But after the death of a close friend, he felt compelled to begin photographing again, as a way of processing his grief. He writes that, “I started to take photographs of flowers, plants, the light and the body, which those subjects that will face the end and regenerate in a different form.”
Those photographs eventually took shape as a self-published photobook, 石をつむ (Laying Stones). I became aware of the book through an exhibition of Takahashi’s work at PGI, surely one of the most prestigious photography galleries in Tokyo. Although 700 copies were published—a remarkably bold run for a self-published book—they sold out and have been virtually impossible to find. I even reached out to Takahashi, but he was unable to suggest where I might still obtain one.
This month, in a small bookstore on the backstreets of Ebisu, I finally came across a copy. Although it was listed as new, the packaging was open and the first page was dog-eared. No matter. I’m thrilled to have it.
Japanese photobooks that deal with grief often overflow the expected forms of the medium. I am thinking about Sakiko Nomura’s Fate in Spring, which has the tall, narrow dimensions of a Buddhist prayer book, and the loose, unbound pages of Hajime Kimura’s Snowflakes Dog Man. It is as if the photos alone are not enough, can not be enough, to express the author’s emotions.
Laying Stones is no exception. It has no cover, no title page, no colophon. (An accompanying pamphlet provides the necessary information.) Its 80 pages are bound with a traditional four-hole binding. The matte printing is somewhat flatter and less detailed than his gorgeous prints, yet has a tactile feel that perfectly suits this project.
Takahashi is equally adept at photographing abstracts, landscapes, and nudes. The photos are contemplatively sequenced, suggestive of an emotional journey that begins with loss and confusion. Among books in this genre, Laying Stones is notable for the sense of peace that comes at the end.
Moving forward in time, Munemasa Takahashi’s latest book is 糸をつむぐ (Spinning a Yarn). Inspired by his friend who had died, as well as by the photographs he recovered following the tsunami, he began a project photographing things that float on water. As he continued working on it, he had a child, and he began to make unexpected connections between the photographs in the project.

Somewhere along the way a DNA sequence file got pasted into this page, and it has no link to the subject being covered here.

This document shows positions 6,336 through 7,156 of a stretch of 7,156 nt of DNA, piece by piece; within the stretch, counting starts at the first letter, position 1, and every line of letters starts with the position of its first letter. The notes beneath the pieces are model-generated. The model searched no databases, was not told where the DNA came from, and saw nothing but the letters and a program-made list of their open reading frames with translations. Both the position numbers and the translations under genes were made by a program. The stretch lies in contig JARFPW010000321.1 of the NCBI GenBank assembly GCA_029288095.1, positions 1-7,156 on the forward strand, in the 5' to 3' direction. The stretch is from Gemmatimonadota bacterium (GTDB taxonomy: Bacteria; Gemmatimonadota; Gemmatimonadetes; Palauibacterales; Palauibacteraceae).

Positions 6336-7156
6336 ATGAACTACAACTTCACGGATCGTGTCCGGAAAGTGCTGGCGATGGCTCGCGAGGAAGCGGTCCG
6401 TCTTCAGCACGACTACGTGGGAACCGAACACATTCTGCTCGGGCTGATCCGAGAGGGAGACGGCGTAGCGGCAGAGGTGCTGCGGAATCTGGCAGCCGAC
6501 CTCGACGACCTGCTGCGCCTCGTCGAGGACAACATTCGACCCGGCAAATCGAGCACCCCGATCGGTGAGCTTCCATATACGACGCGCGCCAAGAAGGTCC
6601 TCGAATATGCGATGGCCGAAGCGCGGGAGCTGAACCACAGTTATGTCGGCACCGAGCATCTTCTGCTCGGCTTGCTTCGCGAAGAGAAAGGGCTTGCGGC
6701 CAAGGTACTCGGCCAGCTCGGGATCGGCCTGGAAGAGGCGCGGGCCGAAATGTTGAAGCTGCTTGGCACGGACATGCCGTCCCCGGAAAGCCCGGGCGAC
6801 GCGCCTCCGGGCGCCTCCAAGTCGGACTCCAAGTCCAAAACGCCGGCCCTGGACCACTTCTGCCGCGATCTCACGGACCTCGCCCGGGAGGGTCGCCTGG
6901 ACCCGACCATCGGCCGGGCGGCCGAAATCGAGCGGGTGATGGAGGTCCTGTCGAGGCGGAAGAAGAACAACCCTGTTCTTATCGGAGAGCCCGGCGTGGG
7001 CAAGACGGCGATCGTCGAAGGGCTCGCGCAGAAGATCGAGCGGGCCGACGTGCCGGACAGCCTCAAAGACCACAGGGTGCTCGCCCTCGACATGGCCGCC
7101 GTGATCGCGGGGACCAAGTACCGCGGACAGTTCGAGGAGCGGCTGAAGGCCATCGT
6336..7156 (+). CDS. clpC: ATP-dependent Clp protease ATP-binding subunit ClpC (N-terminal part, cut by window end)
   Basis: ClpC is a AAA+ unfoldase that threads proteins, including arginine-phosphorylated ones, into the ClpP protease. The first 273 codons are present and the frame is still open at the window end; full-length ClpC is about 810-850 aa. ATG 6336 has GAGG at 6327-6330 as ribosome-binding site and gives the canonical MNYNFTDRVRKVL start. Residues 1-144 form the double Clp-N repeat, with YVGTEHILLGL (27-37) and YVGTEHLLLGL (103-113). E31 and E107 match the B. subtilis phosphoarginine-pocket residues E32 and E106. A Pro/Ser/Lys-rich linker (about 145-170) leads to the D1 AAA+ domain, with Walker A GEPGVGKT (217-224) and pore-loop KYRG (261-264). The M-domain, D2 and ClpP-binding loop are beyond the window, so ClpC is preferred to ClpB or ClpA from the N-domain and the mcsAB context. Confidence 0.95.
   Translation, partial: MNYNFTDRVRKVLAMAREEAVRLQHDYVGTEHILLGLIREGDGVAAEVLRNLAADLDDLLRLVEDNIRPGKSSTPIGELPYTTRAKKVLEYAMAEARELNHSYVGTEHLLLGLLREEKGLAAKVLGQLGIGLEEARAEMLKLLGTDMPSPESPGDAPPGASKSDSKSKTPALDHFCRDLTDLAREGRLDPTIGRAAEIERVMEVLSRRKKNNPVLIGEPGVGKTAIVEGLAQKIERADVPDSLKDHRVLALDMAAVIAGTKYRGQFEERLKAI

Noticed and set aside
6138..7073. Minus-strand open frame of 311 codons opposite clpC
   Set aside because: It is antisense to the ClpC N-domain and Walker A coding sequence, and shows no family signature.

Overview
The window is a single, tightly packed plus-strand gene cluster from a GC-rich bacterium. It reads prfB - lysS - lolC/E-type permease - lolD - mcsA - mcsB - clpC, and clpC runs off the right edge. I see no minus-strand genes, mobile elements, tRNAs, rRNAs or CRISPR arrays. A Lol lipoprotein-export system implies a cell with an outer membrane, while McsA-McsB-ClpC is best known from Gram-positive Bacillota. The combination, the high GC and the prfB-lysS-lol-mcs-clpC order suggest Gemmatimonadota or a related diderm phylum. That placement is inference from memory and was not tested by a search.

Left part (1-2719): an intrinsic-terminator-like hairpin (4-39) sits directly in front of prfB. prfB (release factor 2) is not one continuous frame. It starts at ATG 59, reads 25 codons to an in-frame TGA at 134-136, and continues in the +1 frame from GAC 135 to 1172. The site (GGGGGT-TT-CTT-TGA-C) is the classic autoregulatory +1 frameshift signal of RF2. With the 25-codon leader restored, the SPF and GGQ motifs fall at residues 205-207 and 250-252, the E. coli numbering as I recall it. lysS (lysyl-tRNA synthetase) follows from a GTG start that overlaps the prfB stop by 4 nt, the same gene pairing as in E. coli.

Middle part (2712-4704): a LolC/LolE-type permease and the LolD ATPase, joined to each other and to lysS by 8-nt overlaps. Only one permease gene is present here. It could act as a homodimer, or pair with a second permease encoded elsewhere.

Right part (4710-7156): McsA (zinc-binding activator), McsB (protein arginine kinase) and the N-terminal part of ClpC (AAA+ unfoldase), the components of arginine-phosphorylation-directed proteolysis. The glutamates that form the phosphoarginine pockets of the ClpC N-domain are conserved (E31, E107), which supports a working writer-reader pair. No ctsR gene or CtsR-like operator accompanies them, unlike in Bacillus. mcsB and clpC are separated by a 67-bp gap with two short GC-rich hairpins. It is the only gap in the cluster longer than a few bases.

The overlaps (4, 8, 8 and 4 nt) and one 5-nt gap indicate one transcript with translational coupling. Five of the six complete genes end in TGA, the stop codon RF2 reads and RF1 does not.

“Photographs straddle over multiple timeframes,” Takahashi writes of this new work. “Every time you look back, episodes are newly connected or separated, continually spinning the narrative into the future.”
If you’re interested in Takahashi’s photography, Spinning a Yarn can still be found easily in Japanese bookstores, and its price is very reasonable. I recommend looking into it.
Finally, a note for photo enthusiasts who live in the Tokyo area. The Fujifilm Square Photo History Museum is currently holding an exhibition of Issei Suda’s Landscapes of the City, Margins of the City, a series that that has been largely forgotten since Suda exhibited it in 1986. Suda is generally known for his black and white snapshots, but these are medium format photos taken on color reversal film and they are absolutely stunning. The show runs until December 28, and may quietly be the best one in Tokyo this year.
The brochure accompanying the show notes that, when asked about his photography, Suda said, “When I was taking photographs I was always surprised by how interesting things could look if you varied the angle a little.” It was nice to find that bit of synchronicity between Suda’s processes and my current project.
I hope that you enjoyed this newsletter!
Over the next month, I’ll be busy working on an exhibition of my own that will take place early next year. I plan to preview that for you in the next issue.
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Thank you for reading,